There will be a vigil in front of the New York City mayor’s residence, Gracie Mansion, on December 4, 2016, from 4 p.m. to 5 p.m. at 88th Street and East End Avenue, inside Carl Schurz Park. People will gather at 86th and East End Avenue at 3:30 p.m. and will proceed to 88th Street together, or as close to Gracie Mansion as possible. The goal of the vigil is to make a statement to Mayor Bill de Blasio about the urgency of closing Rikers Island, the infamous correctional facility in New York City. Some 40 percent of individuals incarcerated in Rikers have mental health conditions. As The New York Times has editorialized, “The sensible thing to do with Rikers is to close it.” The event is organized by Just Leadership USA and is supported by faith leaders in New York City. Just Leadership USA was founded and is led by Glenn E. Martin, who served time on Rikers as well as several years in a state prison and has become a nationally known, award-winning advocate for criminal justice reform. In a long interview published by The Atlantic, Martin said, “It seems like such an abomination for us to have this facility continue to operate.” For more information about the event, click hereFor more information about the effort to close Rikers, click here.

RTP to Host Second Webinar on Psychiatric Advance Directives

On December 6, 2016, at 1 p.m. ET, SAMHSA’s Recovery to Practice will host its second webinar on Psychiatric Advance Directives (PADs), following up on a webinar that took place in October. The presenters are Patricia Siebert, a staff attorney at the Minnesota Disability Law Center, and Marie Verna of Rutgers University Behavioral Health Care’s Research and Training Institute. Topics will include best practices for developing and disseminating PADs, roles and approaches for direct service providers for responding to PADs, and understanding the limitations of PADs. For more information and/or to register for this free hour-long webinar, click here. Nearly two dozen additional webinars are archived at SAMHSA’s Recovery to Practice Website, here.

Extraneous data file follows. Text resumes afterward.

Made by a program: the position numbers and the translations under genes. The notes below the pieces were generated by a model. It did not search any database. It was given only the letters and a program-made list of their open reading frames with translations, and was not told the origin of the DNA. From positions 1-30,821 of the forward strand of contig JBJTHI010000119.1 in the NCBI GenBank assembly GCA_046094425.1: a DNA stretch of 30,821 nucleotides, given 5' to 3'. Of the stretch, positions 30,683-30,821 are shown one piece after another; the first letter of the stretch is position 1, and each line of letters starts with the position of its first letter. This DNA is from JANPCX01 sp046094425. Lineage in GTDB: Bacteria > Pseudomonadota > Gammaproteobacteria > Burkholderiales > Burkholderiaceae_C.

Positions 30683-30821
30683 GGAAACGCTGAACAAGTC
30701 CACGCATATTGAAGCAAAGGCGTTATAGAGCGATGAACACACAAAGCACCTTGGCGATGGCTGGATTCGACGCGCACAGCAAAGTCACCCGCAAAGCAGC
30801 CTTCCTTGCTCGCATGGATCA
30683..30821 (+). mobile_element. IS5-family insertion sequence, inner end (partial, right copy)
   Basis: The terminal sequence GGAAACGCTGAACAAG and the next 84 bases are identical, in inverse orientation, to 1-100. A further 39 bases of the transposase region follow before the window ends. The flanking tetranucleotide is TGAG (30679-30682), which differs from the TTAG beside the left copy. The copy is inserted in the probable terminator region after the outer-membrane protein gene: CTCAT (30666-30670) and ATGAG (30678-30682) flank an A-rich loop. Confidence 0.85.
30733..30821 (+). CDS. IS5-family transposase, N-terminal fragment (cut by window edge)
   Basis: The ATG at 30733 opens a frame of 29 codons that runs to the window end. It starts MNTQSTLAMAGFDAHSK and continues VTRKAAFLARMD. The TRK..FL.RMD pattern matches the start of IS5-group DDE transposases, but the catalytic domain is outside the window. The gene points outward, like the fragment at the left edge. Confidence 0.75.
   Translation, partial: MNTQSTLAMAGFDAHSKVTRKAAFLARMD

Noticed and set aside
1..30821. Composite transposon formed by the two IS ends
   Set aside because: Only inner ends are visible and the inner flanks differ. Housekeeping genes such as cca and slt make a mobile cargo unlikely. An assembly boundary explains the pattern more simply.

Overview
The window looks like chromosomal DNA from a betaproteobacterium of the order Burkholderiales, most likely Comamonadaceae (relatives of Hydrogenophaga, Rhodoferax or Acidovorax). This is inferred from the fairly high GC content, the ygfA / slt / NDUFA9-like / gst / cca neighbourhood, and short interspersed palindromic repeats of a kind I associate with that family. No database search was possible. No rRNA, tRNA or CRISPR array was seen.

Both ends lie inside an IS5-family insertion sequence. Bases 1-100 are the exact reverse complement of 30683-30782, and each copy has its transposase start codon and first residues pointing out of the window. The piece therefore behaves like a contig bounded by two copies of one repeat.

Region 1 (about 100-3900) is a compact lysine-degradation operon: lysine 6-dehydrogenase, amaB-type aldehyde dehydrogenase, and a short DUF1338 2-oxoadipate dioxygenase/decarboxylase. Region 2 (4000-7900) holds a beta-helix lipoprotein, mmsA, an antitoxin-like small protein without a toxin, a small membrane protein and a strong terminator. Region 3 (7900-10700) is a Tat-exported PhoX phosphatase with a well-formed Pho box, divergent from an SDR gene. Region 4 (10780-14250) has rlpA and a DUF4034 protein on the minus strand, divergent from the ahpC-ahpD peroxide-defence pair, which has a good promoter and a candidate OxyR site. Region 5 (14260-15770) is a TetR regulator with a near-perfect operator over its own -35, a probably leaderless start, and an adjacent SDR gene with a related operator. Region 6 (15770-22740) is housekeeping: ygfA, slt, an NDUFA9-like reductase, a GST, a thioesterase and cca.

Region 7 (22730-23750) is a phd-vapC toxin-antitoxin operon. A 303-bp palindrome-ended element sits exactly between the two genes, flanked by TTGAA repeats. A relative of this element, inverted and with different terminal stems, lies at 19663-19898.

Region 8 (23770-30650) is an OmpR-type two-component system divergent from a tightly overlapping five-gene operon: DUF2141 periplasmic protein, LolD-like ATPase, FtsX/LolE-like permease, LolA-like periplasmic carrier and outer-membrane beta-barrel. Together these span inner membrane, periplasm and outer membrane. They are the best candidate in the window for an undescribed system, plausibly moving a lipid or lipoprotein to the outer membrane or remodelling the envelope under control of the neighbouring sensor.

Webinar on SSI/SSDI: A Foundation for Employment, Recovery, Self-Sufficiency, and Social Inclusion!

On December 14, 2016, at 2 p.m. ET, Peerlink National Technical Assistance Center will host a one-hour SOAR Technical Assistance Center Webinar entitled SSI/SSDI: A Foundation for Employment, Recovery, Self-Sufficiency, and Social Inclusion! “The SSI/SSDI Outreach, Access and Recovery Technical Assistance (SOAR TA) Center, funded by SAMHSA, seeks to end homelessness and support recovery through increased access to SSI/SSDI income supports. SOAR extends beyond simply helping people access benefits and also encourages employment as a means to increase individual income and promote recovery in line with the SAMHSA assertion that ‘to recover, people need meaningful work and the ability to enhance their skills through education.’” For more information and to register, click here.

Peerpocalypse, April 24-26, 2017, Is Accepting Workshop Proposals

Peerpocalypse, to be held April 24-26, 2017, in Seaside, Oregon, is “a conference of leaders, emerging leaders, innovators, and peers who want to become more involved in the peer community. Adopting the philosophy that peers bring with them a great deal of knowledge and expertise, the event is about bringing the community together to share information, skills, and experience. The deadline for workshop proposals is December 12.” For additional information, visit www.peerpocalypse.com or contact the organizers, the Mental Health Association of Oregon, at 503.922.2377 or at peerpocalypse@mhaoforegon.org.

White Paper on Media Coverage of Law Enforcement Use of Force Against People with Disabilities